From circles to squares to complex patterns, geometric shapes are a popular logo style not only for their mathematical precision but for the range of emotion they can express. Squares and rectangles feel solid and stable. In contrast, a circular or oval logo can give a brand an unrestrained, eternal feel.
Geometric logos often go beyond these basic shapes to tell more nuanced brand stories. Geometric shapes have been present in art for centuries. Ancient designers understood how geometric shapes and patterns can provide a visual depiction of the mathematical principles that comprise our world and used them to communicate big ideas about science, art, religion and humanity.
With so much subtlety and history behind geometric designs, it can be hard to know where to start when turning to this style for your own branding. That’s why we’ve rounded up these examples of geometric logos to point you in the right direction.
Simple geometric shapes
A logo doesn’t have to be complex to tell a brand’s full story. In fact, a well-crafted geometric logo does just the opposite: it summarizes a brand’s entire identity in a succinct image—eliminating excess illustrative detail in favor of flat lines and color.
Farmery’s logo, for example, consists of one continuous line that creates the shapes of both barn and crop. This quickly conveys what the company does and a feeling of freshness and nature at the same time.
A geometric shape can make an object’s implied texture explicit. Your teeth aren’t perfectly smooth, they’ve got bumps and angles and indents from a lifetime of chewing and biting and cavity repairs. Take a look at how the Hard Teeth logo uses a collection of geometric shapes to show all the dimensions of a tooth.
Modern and millennial
Companies and groups that target younger demographics use geometric shapes to show that they’re minimalist and daring, devoid of the frills and intricate designs of older brands. Geometric shapes are also reminiscent of computers and technology—the abstract, digital world—considering that precise line-work contrasts with natural, organic shapes, and this resonates with younger, tech-savvy audiences.
A company doesn’t have to be new to adopt this strategy. Compare Apple’s current logo with its original logo to see what I mean:
Geometric logos feel modern because they use the same abstract shapes we see in modern art and feel digital because of their mathematical structure. If you’re looking to create a sleek and hi-tech impression, consider this style of design for your brand.
Vintage and retro geometric logos
Geometric shapes can make a logo look modern for now, or they can make a logo look modern for a time gone by, evoking a nostalgic, retro futuristic feel. Think about Tron and the vaporwave aesthetic. They definitely feel like they belong in the 1980s—specifically, an 1980s depiction of the future. This kind of imagery can work really well for a company that wants to use nostalgia in a specific way, like a vintage electronics dealer or a consignment store that focuses on a specific style of clothing.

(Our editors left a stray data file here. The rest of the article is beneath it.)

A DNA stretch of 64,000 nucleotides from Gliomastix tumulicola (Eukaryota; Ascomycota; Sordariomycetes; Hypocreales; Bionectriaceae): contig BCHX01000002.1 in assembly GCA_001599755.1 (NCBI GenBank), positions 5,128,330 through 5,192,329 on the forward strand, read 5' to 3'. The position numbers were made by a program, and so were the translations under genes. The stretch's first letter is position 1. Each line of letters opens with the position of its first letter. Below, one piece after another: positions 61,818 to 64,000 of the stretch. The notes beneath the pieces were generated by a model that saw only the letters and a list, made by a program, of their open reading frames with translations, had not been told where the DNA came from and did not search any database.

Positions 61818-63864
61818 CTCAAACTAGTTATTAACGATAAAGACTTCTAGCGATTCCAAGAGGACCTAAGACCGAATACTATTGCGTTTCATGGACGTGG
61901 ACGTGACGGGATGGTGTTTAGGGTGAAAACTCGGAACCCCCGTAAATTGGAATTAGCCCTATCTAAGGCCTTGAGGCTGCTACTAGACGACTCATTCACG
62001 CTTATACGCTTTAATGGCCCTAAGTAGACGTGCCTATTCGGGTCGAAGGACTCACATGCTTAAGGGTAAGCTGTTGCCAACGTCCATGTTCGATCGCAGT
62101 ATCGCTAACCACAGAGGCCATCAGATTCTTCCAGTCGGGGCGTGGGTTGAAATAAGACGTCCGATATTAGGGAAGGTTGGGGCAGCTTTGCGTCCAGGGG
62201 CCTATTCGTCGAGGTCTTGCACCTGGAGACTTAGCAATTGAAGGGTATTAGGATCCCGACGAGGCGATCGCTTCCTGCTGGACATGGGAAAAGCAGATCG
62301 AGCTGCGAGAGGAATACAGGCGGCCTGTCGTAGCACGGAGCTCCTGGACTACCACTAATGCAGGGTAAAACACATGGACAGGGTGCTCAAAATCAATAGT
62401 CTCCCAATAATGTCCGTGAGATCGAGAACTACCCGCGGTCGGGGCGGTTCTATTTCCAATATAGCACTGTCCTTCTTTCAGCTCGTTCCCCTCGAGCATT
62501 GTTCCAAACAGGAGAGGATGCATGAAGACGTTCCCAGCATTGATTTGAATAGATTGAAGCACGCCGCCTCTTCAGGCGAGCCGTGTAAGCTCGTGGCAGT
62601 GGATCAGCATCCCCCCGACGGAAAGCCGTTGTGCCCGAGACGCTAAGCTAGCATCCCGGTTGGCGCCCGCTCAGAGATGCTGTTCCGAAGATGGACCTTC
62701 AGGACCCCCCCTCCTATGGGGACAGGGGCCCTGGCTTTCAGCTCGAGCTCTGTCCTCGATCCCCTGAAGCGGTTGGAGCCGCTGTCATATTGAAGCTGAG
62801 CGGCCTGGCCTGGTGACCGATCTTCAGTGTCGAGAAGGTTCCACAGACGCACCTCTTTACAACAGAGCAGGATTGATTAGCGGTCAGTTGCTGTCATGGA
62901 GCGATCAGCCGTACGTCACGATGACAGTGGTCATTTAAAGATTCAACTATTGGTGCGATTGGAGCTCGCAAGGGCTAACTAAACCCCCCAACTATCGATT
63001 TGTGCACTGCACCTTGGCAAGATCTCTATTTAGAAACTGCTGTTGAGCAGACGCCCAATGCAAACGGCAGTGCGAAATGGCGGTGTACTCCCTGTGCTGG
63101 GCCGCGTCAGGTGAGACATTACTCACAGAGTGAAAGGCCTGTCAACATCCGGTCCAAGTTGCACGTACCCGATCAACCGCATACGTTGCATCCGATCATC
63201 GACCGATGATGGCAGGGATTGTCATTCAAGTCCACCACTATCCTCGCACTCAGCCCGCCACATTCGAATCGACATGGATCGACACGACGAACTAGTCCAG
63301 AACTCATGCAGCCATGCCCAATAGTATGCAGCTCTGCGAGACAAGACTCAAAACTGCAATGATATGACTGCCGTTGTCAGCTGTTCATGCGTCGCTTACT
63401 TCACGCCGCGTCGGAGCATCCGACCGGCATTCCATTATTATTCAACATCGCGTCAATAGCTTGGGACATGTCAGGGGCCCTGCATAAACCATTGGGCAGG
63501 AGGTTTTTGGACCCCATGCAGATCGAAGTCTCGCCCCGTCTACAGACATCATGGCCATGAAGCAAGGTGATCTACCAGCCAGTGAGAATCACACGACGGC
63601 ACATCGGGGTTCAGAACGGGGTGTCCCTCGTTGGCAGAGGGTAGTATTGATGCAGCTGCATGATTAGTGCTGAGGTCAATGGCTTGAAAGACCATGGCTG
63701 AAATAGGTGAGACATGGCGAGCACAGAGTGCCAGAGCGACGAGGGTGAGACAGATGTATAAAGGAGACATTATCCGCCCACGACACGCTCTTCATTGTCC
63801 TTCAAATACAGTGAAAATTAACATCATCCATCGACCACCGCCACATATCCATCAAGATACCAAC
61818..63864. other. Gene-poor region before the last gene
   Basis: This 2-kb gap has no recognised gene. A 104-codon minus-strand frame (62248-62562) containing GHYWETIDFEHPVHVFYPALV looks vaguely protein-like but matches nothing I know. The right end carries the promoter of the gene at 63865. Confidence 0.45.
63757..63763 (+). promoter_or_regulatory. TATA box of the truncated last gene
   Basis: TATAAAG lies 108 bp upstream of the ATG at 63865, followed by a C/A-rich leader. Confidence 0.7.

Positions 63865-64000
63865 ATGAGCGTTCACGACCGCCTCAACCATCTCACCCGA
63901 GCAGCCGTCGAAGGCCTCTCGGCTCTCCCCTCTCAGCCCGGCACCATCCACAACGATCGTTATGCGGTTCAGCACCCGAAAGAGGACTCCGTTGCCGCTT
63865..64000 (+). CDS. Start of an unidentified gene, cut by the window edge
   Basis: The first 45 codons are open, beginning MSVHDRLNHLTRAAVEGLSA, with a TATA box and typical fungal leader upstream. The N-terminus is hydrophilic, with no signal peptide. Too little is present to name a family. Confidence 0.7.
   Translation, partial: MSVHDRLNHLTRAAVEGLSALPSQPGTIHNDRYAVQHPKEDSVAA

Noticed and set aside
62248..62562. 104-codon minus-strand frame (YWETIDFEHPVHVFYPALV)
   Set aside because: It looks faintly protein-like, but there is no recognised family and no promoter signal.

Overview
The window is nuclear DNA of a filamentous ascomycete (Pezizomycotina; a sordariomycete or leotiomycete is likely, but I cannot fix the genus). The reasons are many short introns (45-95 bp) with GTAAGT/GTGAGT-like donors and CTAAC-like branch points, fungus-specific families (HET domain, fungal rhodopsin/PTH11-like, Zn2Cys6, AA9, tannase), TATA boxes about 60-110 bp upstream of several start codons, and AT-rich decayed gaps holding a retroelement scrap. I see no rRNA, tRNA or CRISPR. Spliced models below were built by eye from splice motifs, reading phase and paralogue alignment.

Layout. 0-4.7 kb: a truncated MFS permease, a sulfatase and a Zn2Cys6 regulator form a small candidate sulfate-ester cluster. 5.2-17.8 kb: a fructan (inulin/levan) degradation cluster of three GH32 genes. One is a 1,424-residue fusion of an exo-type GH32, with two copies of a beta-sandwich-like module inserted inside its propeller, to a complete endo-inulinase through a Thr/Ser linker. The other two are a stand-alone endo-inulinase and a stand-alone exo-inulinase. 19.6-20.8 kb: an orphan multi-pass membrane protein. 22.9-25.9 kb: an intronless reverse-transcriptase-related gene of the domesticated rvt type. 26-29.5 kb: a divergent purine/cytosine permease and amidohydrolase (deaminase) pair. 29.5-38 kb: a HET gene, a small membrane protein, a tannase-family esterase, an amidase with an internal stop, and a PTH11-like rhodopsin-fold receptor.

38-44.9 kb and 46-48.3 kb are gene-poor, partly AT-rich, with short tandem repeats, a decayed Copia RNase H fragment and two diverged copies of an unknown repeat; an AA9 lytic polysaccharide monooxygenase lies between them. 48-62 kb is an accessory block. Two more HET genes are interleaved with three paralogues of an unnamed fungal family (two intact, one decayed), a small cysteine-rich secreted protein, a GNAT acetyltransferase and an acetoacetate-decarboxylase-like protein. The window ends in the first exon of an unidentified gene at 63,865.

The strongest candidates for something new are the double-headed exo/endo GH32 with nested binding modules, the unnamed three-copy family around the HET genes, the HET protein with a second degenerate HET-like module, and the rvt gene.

Geometric shapes as constructs
A brand is much more than the sum of its parts, and the right logo can show how those pieces come together. Geometric shapes lend themselves well to the idea of construction. They don’t have to be squares to do this, either. As long as they fit together, different shapes can be used like a lego masterpiece.
Building block imagery isn’t just for construction companies, though. Any group that wants to make the connections it builds part of its brand can benefit from this style of design, like a tutoring group that helps students build the skills they need to earn high grades or a physical therapist who works with patients to build muscle tone and strength.
Symmetrical and balanced geometry
Companies focused on health, movement and mindfulness can communicate these qualities with a symmetrical geometric logo. When the sides of a logo mirror each other, it evokes a sense of comfort and trust in the viewer. Symmetrical designs are comforting for our brains because they feel familiar. They feel balanced and safe. They feel like they were purposely constructed to put us at ease.
Aside from the obvious companies that would want this type of logo, like health food manufacturers and yoga studios, any company that wants to underscore a sense of “fair and square” can use a geometric logo to communicate this quality. An insurance provider, a legal advocacy group, or a relationship counselor are all professionals who can benefit from using a symmetrical geometric logo.
3D geometric logos
Because geometric logos are made up of planes, selective shading opens them up to the illusion of multiple dimensions. While color helps, even monochromatic geometry can be quite detailed with highlighted and shadowed planes.
For a company that literally works in 3D, like a 3D printing company or a 3D artist, a geometric logo can be a clever way to evoke that with flat vectors. Companies work in multiple dimensions on a more metaphorical level—like holistic healthcare providers and law firms with multiple practice areas—can also use 3D geometry to show how their different services converge to provide a comprehensive client experience.
Geometric logos have lots of faces
A geometric logo can accomplish a whole list of goals for a company. No matter what your company does, if you want to showcase qualities that are strong, precise and reliable, consider a geometric design.